The biggest concern for the Padres is their rotation. RHP Chris Paddack is expected to be on the bump for game one. Paddack is having a sophomore slump this season with a 4.73 ERA. Batters’ average exit velocity off of him has been 90.9 MPH, putting Paddack in the bottom 9% of the league in this category, and hitters are hitting .308 on his fastball. So, even though the Cardinals have the 7th-lowest-scoring offense in the MLB, game one is no guarantee.

RHP Zach Davies is projected to start the second game. He too is having a good season with a 2.73 ERA and 1.067 WHIP. Although throughout his career he’s typically been a groundball pitcher that focuses on getting weak contact, Davies has improved his ability to get hitters to swing and miss this season. He is averaging the highest K/9 in his career, 8.2, and to put that in perspective, his career average is 6.5. However, one thing he has struggled with is giving up the long ball at home. In five home starts, he has given up six home runs, while he has only given up three in his seven road starts. Now again, the Cardinals are not a home run hitting team, so this isn’t something to be deeply concerned about.

If this series goes to a game three, it’s a complete mystery who will take the mound. The whole reason why Paddack is starting the first game is because both RHP Dinelson Lamet and RHP Mike Clevinger are injured. Lamet left his last start on September 26 with bicep tightness. Before the injury, he was having the best season of his career. The major statistics are there. He has a 2.09 ERA, 0.855 WHIP and is averaging 12.1 K/9. However, perhaps the most impressive underlying statistic with Lamet is the fact that opponents are hitting .080 on his slider this season. There are only four other qualified pitchers with a pitch that has produced a lower batting average. Lamet’s slider has been one of the best pitches in the MLB this year. The problem is that he wasn’t seen on the field nor seen throwing as of Tuesday, which likely means he won’t pitch in the series.

As for Clevinger, he left his last start on September 23 with elbow pain. An MRI showed that he has a right posterior elbow impingement and although he hasn’t been ruled out of the series, he also has not been confirmed to be available for the series. The good news is that he was seen throwing a bullpen session on Tuesday, which makes him a more likely starter than Lamet. Hopefully for Padres fans, Clevinger will be ready to go should the series go the distance, but as of now, the rotation has a lot of question marks.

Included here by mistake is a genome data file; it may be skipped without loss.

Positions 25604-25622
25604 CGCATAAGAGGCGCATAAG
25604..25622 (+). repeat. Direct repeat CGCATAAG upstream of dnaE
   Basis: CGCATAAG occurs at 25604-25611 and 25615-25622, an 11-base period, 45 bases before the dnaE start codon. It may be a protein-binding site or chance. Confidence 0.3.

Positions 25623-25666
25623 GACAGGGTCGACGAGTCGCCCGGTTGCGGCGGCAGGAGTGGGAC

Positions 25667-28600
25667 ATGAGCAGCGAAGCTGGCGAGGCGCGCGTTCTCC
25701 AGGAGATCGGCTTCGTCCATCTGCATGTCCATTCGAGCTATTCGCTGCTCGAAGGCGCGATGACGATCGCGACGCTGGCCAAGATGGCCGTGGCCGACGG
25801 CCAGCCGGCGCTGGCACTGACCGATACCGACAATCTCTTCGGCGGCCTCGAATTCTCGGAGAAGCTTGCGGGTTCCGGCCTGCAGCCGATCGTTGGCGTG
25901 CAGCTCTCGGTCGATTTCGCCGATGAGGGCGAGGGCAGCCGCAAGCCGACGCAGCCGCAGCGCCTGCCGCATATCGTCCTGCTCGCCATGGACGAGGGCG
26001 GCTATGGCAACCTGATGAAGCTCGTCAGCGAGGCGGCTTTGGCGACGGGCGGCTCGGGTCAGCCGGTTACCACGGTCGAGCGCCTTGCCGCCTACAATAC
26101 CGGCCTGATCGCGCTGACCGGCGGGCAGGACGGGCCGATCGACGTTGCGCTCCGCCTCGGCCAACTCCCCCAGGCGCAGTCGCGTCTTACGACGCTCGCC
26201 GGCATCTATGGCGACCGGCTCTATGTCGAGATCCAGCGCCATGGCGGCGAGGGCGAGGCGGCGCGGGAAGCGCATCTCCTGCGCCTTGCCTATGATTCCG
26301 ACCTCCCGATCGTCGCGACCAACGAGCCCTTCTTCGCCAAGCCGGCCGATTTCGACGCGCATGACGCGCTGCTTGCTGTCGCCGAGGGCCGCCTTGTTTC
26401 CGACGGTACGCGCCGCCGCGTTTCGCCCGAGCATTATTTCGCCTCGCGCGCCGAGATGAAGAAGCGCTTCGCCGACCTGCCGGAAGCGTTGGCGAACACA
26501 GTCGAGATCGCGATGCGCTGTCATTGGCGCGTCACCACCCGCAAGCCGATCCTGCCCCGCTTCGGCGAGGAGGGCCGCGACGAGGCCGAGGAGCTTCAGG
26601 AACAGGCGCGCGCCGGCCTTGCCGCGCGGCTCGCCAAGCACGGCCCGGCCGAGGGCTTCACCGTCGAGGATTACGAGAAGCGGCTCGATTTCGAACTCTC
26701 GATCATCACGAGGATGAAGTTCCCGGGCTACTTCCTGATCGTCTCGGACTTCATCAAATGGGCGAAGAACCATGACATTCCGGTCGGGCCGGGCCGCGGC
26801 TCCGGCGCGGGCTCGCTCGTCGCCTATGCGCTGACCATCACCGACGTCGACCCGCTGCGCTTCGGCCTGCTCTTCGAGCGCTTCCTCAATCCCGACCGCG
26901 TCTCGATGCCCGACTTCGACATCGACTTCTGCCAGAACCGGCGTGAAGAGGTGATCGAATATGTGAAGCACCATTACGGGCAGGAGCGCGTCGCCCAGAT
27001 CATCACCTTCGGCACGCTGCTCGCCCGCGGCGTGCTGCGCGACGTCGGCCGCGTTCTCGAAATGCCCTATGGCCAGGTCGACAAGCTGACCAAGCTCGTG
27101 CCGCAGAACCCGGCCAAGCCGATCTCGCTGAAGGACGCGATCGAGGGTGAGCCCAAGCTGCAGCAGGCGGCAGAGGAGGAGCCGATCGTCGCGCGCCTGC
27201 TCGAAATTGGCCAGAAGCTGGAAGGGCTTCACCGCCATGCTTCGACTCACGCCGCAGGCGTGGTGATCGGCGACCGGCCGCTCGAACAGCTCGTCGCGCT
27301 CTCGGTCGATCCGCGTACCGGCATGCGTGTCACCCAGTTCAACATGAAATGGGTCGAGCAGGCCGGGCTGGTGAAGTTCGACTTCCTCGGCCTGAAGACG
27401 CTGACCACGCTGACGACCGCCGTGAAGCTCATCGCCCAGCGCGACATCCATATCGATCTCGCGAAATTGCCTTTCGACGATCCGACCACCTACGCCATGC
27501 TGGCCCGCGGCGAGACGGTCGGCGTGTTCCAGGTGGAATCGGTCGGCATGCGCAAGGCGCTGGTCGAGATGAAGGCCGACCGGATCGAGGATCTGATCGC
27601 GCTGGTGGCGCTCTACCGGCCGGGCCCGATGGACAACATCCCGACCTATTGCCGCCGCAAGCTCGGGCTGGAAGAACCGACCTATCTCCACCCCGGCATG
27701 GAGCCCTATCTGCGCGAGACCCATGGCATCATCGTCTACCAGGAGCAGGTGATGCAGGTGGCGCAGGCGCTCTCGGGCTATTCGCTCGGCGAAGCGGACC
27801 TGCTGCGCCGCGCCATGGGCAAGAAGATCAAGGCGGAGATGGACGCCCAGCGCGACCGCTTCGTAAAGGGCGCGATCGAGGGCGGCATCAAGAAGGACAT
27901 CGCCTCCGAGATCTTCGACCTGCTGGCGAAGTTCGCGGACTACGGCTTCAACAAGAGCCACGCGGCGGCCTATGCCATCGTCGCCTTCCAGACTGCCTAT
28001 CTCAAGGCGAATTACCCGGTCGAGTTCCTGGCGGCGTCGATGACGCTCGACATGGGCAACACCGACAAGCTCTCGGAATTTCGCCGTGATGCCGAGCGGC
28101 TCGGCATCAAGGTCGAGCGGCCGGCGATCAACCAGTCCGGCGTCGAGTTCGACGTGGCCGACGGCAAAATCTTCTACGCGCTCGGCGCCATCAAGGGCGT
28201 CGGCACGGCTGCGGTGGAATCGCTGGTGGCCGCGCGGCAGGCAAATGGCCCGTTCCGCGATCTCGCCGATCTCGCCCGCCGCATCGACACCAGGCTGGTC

St. Louis Cardinals (30-28)

Offensively, the Cardinals ranked 24th with a team wOBA of .306, 14th in OBP at .323, and 22nd in batting average at .234. They tallied 240 runs scored, third lowest in all of baseball. And they were tied with the Pirates with the lowest ISO in all of baseball at .137. Meanwhile, San Diego was third-best in ISO at .209 trailing only the Dodgers (.227) and Braves (.215). In terms of run differential, the Padres finished second in baseball trailing only the Dodgers (+136) at +84, while the Cardinals were 11th at +11.

Cardinals Lineup

This lineup could be best summed up as Paul Goldschmidt and company as the former Diamondback easily led his team in OBP (.417), SLG (.466), and batting average (.304). Simply put, this isn’t a deep lineup, and if they are to advance it will seemingly require a near immaculate effort from their pitching staff as this team doesn’t have the offensive firepower to win a slugfest. The Cardinals really struggled to get offensive production out of their outfield, with their outfielders combing for just a .290 wOBA, fifth-worst in baseball. Top prospect Dylan Carlson didn’t distinguish himself with just a .264 wOBA and 29.4% K rate across 119 PA. A bright spot for the Cardinals offensively was the veteran Brad Millerwho was second on the team in wOBA at .349 and tied with Tyler O’Neill for the team lead in home runs with seven. Miller had shown some power last season too hitting thirteen home runs then with the Phillies and Indians in 170 PA. In the case of O’Neill, the power came with a .173 batting average and .261 OBP. Against southpaws, O’Neill plays Left Field, shifting Edman to third and Carpenter to the bench. After a tremendous 2018 campaign that saw him post a career-best 36 home runs, Matt Carpenter has continued to decline precipitously, this season posting a career-worst .293 wOBA. A popular waiver-wire add in fantasy leagues last season, Tommy Edman slashed a comparatively modest .250/ .317/ .368. Although, he remained a very valuable player in terms of defensive versatility logging starts in every position sans catcher and first base.